You know an investment is hot when people are going on the radio and asking you to melt down your jewelry so they can get in on the action.
Gold has been on a bull run for more than a decade. In May 2001, the price of gold averaged $272.36 per ounce. On Sept. 15, 2016, it closed at $1,318 per ounce, an increase of nearly 400%.
But what's behind those gains is a more complex question, says Tom Winmill, portfolio manager for Midas Funds in Indianapolis. That's because gold performs 2 distinctly different functions. It's a commodity and a hedge against inflation, and its importance in both roles has grown significantly in the last 10 or more years.
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Gold, the commodity
Gold is a consumer good and is used in the production of other goods. Consumer jewelry, electronics, medical devices and other products consume about 10% of the world's gold every year, Winmill says.
Nowhere is that more evident than with jewelry. Cameron Brandt, director of research at Emerging Portfolio Fund Research in Boston, says part of the rise in gold can be attributed to increased demand for gold jewelry in the developing world.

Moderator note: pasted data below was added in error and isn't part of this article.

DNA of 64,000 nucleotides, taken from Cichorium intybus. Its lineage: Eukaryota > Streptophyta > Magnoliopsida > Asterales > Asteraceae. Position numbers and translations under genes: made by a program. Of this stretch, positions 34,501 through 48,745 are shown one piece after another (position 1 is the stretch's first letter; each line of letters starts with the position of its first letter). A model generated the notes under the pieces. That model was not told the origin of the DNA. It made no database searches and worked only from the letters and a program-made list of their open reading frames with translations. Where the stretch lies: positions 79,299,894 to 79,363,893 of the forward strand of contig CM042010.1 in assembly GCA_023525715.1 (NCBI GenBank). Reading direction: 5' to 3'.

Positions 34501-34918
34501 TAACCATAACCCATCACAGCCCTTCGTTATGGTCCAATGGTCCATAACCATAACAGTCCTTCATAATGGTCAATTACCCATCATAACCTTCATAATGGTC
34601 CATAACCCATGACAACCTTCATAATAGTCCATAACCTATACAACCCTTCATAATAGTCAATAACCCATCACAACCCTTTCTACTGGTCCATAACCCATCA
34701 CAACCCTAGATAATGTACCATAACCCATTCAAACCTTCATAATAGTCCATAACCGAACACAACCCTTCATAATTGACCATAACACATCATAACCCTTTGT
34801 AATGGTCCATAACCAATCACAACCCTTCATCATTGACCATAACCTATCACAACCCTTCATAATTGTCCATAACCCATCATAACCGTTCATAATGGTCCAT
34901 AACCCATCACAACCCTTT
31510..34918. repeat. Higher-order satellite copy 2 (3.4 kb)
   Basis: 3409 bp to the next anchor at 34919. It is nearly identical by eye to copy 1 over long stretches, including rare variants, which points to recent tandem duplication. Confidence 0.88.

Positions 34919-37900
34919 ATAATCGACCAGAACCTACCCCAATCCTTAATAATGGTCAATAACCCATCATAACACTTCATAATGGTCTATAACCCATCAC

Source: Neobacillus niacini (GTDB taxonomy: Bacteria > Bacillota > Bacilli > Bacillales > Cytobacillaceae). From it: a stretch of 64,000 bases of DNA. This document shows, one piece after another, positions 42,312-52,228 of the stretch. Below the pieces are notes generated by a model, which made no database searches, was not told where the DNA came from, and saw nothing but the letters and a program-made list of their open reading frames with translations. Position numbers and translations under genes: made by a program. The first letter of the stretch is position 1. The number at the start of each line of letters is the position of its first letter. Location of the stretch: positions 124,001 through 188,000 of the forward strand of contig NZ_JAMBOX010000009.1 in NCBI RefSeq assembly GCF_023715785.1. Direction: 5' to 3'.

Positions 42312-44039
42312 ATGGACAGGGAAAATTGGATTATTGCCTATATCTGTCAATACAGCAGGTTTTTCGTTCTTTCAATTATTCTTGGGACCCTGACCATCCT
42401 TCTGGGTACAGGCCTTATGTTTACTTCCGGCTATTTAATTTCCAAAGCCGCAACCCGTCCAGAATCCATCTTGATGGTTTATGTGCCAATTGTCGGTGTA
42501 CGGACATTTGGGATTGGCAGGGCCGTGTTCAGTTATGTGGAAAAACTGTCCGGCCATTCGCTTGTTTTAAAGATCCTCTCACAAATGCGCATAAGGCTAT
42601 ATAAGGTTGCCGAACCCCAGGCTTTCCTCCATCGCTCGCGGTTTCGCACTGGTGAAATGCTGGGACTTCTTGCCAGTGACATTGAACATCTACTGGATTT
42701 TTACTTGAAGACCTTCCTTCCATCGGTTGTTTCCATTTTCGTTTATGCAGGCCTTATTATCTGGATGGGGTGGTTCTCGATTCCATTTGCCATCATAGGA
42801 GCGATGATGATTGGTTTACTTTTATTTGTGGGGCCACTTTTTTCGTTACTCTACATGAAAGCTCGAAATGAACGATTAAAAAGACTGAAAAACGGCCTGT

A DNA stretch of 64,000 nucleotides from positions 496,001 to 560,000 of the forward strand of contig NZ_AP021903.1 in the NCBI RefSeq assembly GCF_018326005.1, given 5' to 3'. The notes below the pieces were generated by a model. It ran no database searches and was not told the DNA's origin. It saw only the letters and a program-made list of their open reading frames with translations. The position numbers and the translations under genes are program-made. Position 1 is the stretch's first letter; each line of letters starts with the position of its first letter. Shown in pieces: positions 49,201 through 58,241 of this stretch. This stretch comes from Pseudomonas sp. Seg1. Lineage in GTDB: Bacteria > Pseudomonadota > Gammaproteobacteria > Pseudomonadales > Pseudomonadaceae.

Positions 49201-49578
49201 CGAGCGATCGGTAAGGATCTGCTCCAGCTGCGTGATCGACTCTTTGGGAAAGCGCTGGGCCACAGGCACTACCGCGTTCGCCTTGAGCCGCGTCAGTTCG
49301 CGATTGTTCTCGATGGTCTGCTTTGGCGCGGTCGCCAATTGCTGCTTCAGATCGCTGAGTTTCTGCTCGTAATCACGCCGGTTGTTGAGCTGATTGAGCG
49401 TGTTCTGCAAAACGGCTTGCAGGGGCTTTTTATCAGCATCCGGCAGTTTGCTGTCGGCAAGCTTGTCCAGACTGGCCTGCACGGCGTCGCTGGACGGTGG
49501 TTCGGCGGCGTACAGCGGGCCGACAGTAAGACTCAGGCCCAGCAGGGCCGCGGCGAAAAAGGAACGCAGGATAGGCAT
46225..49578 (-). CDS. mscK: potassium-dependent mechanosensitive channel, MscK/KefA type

As developing countries, particularly India, have matured economically, demand for gold jewelry there has increased substantially. At the end of 2015, gold jewelry made up 57% of gold demand, 60% of which was from India and China, according to the World Gold Council.
Gold also plays a major role in electronics. Most electronic devices contain a small amount of gold, and as electronic devices have become more popular, gold use has increased, Brandt says.
Gold, the inflation hedge
While gold's role as a commodity has had some influence over its price, its other role has accounted for most of gold's rise in value, Winmill says. Investing in gold is a hedge against inflation and a safe harbor for investors worried about political and economic instability.
Winmill says the buzz surrounding gold also has added to its allure.
"There's been a lot of discussion of gold, a lot of additional investment in gold. We're seeing a lot of retail interest in gold in terms of the ETF (exchange-traded funds)," Winmill says.
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